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The Haig & Galloway Family Connection and how I am related to the great distillers of Scotland

During my family research of my paternal family, I discovered my 2nd cousin, Agnes Wotherspoon Galloway, lived in Seggie House, Scotland. This address came up on several Scotland census’ after she married Hugh Edwin Haig. At one point I noticed she had several of her relatives listed at the same address.

 

When I found a newspaper obituary notice for Agnes, it mentioned she was “of Seggie House” so I decided to see where this Scottish town was. When I googled “Seggie House, Scotland”, I was surprised to find that it was an actual house – a mansion – and found the photo of Seggie House which is shown below.

 

It turns out that Seggie House was the family home of my 2nd cousin's (Agnes Wotherspoon Galloway) husband, Hugh Edwin Haig. Seggie house still stands today in St. Andrew's, Scotland but is no longer in the Haig family.

 

The Haig's were a wealthy family originating in Holland with Robert Haig being the first Haig to arrive in Scotland around 1623. Robert learned distilling in Holland and brought those talents to his new home in Scotland. In 1655 he ran into some trouble for distilling whiskey on the sabbath. With this charge the Haig family became the oldest whiskey distilling family on record in Scotland with over 350 years experience.

 

In 1751, Robert's Great-great Grandson, John Haig, married Margaret Stein, daughter of a wealthy Scottish Distiller, John Stein, owner of Kennetpans.

 

When they married, John and Margaret moved into Gartlet Farmhouse, a "small" mansion given to them by Margaret's father as a wedding gift. The photo on the right (below) is Gartlet Farmhouse - hardly what I would call small or modest!

 

John and Margaret had 11 children before John died at age 53. Margaret, inconsolable at her husband's death, took to her bed until she had a visit from her dead mother's ghost (Margaret Caldam) who told her "Take your children and educate them and give them a good start in life. For I am permitted to tell you that if you take heed of my words, some of your descendants shall rise to such high positions in this world as undreamt of by you".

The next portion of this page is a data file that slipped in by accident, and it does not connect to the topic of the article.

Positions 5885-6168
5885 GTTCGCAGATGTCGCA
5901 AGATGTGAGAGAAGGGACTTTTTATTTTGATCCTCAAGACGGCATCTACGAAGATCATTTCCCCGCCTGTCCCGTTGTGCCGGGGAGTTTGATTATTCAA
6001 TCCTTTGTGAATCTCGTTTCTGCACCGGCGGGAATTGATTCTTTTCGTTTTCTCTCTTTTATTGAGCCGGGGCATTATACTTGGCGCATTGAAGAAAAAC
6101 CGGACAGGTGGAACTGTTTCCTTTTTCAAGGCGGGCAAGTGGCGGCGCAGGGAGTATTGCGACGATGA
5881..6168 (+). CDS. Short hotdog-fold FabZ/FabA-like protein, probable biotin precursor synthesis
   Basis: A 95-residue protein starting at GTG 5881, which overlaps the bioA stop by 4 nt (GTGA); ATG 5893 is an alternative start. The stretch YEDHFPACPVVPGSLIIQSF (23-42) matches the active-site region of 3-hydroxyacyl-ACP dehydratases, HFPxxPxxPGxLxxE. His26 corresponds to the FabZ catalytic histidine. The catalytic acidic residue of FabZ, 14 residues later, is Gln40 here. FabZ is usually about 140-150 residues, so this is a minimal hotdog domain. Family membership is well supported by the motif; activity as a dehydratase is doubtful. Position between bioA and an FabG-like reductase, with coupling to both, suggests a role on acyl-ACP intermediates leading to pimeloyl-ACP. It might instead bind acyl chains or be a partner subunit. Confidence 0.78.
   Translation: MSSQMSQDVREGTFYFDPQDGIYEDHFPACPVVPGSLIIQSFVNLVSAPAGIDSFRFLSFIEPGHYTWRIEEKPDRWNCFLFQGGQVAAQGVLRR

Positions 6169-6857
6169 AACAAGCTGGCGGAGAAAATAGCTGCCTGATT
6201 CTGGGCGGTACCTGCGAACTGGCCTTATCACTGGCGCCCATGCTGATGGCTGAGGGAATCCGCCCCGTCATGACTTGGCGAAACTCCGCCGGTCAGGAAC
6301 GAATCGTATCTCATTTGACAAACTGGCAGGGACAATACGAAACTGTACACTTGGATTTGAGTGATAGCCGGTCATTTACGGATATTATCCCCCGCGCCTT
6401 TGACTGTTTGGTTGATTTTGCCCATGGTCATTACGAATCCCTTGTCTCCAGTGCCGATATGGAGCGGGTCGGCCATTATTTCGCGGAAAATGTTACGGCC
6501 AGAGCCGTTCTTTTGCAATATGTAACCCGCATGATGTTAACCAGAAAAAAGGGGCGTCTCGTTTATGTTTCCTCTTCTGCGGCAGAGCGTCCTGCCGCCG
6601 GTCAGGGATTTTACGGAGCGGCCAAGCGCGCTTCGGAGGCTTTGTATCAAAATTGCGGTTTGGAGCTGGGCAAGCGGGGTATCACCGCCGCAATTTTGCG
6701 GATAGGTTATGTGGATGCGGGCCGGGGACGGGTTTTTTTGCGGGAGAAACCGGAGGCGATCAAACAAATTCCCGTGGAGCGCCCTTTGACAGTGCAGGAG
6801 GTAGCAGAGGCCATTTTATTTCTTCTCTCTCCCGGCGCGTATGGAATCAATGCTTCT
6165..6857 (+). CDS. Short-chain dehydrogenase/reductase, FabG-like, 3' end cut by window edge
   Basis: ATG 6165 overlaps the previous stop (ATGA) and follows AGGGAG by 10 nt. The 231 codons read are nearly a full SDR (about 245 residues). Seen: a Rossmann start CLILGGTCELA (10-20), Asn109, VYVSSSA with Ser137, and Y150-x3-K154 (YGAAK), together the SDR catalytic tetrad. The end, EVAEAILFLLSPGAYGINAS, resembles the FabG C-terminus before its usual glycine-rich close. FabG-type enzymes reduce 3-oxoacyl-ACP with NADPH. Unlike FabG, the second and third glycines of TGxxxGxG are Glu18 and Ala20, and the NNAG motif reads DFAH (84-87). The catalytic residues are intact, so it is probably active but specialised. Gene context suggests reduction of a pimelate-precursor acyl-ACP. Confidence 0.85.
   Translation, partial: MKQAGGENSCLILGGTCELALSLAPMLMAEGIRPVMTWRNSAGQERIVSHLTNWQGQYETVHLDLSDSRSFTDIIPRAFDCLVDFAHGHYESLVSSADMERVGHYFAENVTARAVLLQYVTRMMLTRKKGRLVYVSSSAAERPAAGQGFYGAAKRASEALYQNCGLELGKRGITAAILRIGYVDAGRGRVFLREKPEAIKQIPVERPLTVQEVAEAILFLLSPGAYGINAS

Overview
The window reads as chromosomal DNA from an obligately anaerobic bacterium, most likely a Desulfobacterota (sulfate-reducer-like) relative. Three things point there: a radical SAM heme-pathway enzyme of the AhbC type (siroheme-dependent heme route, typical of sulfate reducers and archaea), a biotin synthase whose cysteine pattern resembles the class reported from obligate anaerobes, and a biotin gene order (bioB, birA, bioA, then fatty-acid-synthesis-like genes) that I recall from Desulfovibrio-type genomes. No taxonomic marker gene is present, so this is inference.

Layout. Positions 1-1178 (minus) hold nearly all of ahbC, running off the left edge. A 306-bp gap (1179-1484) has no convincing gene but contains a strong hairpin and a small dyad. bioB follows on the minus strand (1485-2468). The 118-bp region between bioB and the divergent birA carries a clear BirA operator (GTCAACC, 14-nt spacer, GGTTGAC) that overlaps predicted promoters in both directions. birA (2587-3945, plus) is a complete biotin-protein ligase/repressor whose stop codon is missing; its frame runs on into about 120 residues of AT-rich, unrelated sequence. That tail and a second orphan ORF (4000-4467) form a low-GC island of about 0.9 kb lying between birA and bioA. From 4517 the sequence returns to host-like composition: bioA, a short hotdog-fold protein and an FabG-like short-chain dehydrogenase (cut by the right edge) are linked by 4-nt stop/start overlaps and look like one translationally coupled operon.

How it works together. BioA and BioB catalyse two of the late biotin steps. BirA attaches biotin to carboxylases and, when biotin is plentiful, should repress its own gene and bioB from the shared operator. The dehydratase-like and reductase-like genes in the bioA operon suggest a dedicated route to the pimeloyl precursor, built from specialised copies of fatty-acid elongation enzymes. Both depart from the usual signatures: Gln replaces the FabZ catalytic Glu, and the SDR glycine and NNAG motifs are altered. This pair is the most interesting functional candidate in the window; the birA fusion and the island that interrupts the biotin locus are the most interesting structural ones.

Margaret's brothers, John and James Stein, took the 5 boys under their wings and trained them as distillers at Kennetpans and Kilbagie. With this training, the 5 boys surpassed their uncles with their business successes.

Margaret and John's daughter, Margaret Haig, married John Jameson and together they had 16 children, 10 of whom survived to adulthood. John Jameson eventually took control of the Bow Street Distillery and created the Jameson whiskey empire.

 

James Haig went to Edinburgh and founded Lochrin Distillery and then Canonmills in 1783 And Sudbury Distillery in 1806. By the 1790's he was the pr-eminent lowland distiller and spokesper for the industry.

John Haig attended St. Andrew's University and then apprenticed at Seggie. He married his cousin, Margaret Stein and then moved to Edinburgh to join his brother James at Lochrin Distillery. In 1804 he bought and expanded both Leith and Cameron Bridge distilleries.

 

Andrew Haig stayed at Kilbagie where he had been an apprentice for his uncle, James Stein.

 

 

William Haig married his first cousin Janet Stein. He served his apprenticeship under his uncle Robert Stein at Kincaple which he ultimately took over.

He built Seggie Distillery (Later closed and turned into a paper mill where he found success) and took over his brother John’s Bonnington Distillery in 1821 until 1826 when it passed to Haig Bros & Co (John and Robert, his two sons).

 

William and Janet’s son John (1802 -) married Rachel McKerras Veitch in 1839. Their son Douglas (1861 - 1928) became Field Marshall Sir Douglas Haig.

 

A more thorough history of the Haig family follows as borrowed from "The Haig Family Story" which can be found on the following website:

http://www.kennetpans.info/index.php?option=com_content&view=article&id=150&Itemid=354

 

 

The Haig Family Story

 

ROBERT HAIG c1600 -1664

It is said that Robert learned the art of distilling in Holland before moving to Throsk, near Alloa, in 1623.

 

In 1655 he was summoned to appear before the Kirk Session accused of the heinous crime of distilling on the Sabbath

"His cauldron on fyre, and a stand reiking"

This is the first known reference to whisky distilling of sorts and easily gives the Haig family the title of Scotland's oldest whisky dynasty with over 350 years' experience.

 

JOHN HAIG 1720 - 1773

In 1751, Robert Haig’s great, great grandson married John Stein of Kennetpan’s daughter Margaret. They moved into the Gartlet Farmhouse which was close to Kennetpans and Kilbagie distilleries.

 

A dowry from John Stein?

 

The house was described as "an attractive small mansion with crowsteps, pantiles and quoins, distinguished by projecting entrance gable at the centre of the facade with plastered entrance, heraldic panel and round attic window".

 

The Haigs had eleven children before John’s untimely death at the age of 53.